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Electricity in Cameroon in 2021

Global Ranking: #135
62.2% #54 Low-carbon electricity
33.87 watts #179 Generation / person
261.96 gCO2eq/kWh #58 Carbon Intensity

In 2021, Cameroon's electricity consumption was dominated by low-carbon energy sources, producing more than 5 TWh. Hydropower was the primary contributor to this, providing almost the entirety of this output. Clean fossil energy was another significant source of electricity production, generating over 3 TWh. These figures place Cameroon significantly below the global average electricity consumption of 410 watts per person, indicating a possible surplus of untapped electricity generation capacity. It also suggests potential socio-economic implications including limited industrial development and inadequate access to electricity for both households and businesses.


One way for Cameroon to boost its low-carbon electricity generation could be to explore other forms of low-carbon energy that have proven successful in other countries. Examining the successful implementation of wind energy in countries like China, which generated over 941 TWh in 2021, and the United States, which generated over 423 TWh, could provide valuable perspectives. Similarly, they might consider the potential of nuclear power, as implemented in the United States, producing 776 TWh, and in France where it generated 319 TWh. As these power sources have shown significant success in different geographical and economic contexts, it implies that Cameroon too might find untapped potential in these alternatives.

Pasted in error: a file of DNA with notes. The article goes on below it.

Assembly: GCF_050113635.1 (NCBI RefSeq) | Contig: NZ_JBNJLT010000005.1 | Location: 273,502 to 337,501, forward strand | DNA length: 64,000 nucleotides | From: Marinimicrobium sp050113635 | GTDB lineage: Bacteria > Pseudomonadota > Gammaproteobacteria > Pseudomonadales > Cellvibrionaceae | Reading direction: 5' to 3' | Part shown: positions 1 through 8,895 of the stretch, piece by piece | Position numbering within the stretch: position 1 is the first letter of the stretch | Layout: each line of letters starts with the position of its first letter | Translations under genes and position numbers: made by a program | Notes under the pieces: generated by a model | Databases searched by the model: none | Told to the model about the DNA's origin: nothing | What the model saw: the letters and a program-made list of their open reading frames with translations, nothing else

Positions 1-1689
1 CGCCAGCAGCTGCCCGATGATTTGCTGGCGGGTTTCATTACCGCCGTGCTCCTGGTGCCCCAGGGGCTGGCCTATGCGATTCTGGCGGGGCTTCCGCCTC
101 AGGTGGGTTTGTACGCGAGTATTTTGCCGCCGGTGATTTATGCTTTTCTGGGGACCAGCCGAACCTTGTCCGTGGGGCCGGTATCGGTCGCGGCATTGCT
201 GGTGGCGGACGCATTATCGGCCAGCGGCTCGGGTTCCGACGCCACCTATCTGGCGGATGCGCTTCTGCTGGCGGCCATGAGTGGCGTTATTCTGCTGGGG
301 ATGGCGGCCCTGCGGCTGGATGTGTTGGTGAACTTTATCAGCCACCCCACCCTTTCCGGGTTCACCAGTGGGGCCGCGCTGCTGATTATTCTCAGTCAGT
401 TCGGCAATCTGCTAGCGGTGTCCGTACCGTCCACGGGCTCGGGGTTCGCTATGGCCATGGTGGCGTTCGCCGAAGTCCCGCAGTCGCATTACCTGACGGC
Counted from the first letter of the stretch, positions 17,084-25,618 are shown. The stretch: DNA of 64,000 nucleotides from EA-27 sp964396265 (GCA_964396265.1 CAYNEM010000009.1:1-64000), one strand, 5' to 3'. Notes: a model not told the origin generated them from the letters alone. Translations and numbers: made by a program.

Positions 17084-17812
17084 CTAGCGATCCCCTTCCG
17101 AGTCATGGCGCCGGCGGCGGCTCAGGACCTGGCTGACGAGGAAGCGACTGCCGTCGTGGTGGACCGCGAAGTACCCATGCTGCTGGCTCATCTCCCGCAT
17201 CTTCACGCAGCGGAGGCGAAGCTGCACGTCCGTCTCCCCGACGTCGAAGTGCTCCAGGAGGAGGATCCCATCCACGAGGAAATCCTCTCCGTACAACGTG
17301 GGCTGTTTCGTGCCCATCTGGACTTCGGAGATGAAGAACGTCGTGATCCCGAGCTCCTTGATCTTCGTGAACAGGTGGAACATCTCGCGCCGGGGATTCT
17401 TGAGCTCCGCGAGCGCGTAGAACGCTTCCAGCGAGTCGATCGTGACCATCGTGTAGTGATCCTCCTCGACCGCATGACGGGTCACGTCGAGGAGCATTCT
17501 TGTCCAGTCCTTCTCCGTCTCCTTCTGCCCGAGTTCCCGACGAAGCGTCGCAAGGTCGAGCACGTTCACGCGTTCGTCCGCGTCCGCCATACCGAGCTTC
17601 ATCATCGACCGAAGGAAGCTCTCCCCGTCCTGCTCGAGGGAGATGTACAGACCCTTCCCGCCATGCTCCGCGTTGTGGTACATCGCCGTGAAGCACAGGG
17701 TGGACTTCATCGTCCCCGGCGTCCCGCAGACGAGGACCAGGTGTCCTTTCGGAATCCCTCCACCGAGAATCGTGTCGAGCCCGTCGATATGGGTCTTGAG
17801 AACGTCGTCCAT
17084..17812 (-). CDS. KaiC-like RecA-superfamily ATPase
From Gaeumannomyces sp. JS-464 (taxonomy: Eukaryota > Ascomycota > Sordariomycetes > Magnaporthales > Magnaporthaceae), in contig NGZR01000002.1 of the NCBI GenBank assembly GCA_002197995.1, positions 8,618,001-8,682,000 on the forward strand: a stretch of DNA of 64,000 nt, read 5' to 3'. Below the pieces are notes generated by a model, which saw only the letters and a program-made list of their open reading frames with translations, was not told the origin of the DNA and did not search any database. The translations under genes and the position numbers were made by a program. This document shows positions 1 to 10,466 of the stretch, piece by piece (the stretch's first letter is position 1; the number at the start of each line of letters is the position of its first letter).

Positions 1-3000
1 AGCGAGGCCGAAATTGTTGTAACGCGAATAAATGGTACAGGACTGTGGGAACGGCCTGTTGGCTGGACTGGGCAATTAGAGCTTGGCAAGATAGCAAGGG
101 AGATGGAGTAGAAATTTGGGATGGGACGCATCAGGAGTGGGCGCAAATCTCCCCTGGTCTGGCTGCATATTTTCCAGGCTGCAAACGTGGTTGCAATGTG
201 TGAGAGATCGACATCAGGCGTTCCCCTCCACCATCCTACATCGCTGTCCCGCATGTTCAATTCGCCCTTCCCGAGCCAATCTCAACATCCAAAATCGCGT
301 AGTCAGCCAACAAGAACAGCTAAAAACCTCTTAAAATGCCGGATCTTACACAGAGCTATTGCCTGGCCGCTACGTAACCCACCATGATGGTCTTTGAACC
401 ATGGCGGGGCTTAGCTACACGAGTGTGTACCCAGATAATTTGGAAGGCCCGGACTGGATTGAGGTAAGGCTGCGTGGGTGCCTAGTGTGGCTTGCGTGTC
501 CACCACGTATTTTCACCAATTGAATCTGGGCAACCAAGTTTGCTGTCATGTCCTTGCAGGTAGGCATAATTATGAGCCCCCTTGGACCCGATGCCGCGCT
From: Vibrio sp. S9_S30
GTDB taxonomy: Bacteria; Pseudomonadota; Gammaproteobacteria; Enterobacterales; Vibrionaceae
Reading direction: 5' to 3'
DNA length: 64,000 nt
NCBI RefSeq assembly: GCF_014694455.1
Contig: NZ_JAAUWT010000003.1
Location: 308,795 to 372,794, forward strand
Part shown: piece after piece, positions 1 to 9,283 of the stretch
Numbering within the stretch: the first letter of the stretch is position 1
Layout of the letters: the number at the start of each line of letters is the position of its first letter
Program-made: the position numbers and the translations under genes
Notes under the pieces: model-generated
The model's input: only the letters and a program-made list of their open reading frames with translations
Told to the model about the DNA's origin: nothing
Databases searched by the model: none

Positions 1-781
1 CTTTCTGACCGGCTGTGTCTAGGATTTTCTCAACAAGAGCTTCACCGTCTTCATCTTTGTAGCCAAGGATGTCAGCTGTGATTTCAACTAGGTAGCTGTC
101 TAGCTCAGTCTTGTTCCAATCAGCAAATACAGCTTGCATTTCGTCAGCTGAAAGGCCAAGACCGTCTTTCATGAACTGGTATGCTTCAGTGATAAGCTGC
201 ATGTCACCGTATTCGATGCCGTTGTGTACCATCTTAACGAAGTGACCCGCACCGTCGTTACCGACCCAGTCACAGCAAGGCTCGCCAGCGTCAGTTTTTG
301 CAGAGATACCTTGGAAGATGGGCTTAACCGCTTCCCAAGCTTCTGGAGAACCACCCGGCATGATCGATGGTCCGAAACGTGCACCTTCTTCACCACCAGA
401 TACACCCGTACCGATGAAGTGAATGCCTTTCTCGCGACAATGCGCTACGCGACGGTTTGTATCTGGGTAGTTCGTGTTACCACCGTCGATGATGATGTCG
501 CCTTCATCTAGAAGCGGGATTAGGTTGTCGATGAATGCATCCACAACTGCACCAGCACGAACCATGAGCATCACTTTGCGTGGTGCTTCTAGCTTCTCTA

Cameroon's history with low-carbon electricity stretches back to the early 1980s, with hydroelectricity being the main contributor. From the 1980s until 2006, there were consistent increases in hydropower production, apart from a negligible decrease in 2002. Additionally, in 2006, a significant gain was made because of the integration of biofuels into the energy mix, contributing to 0.6 TWh of the total low-carbon power output. However, the contribution of biofuels was short-lived as it saw a decline in 2007. In the last two decades of the 21st century, the growth of hydropower looked inconsistent. There were periods of both increased and decreased production, with 2017 observing the most substantial increase of 0.7 TWh. Lastly, 2021 saw a decrease of 0.4 TWh in hydropower.

Electricity Imports and Exports

Balance of Trade

Data Sources

For the years 1980 to 1989 the data source is EIA.
For the years 1990 to 1999 the data source is IEA.
For the years 2000 to 2005 the data source is Ember.
For the years 2006 to 2018 the data source is IEA.
For the years 2019 to 2021 the data source is Ember.
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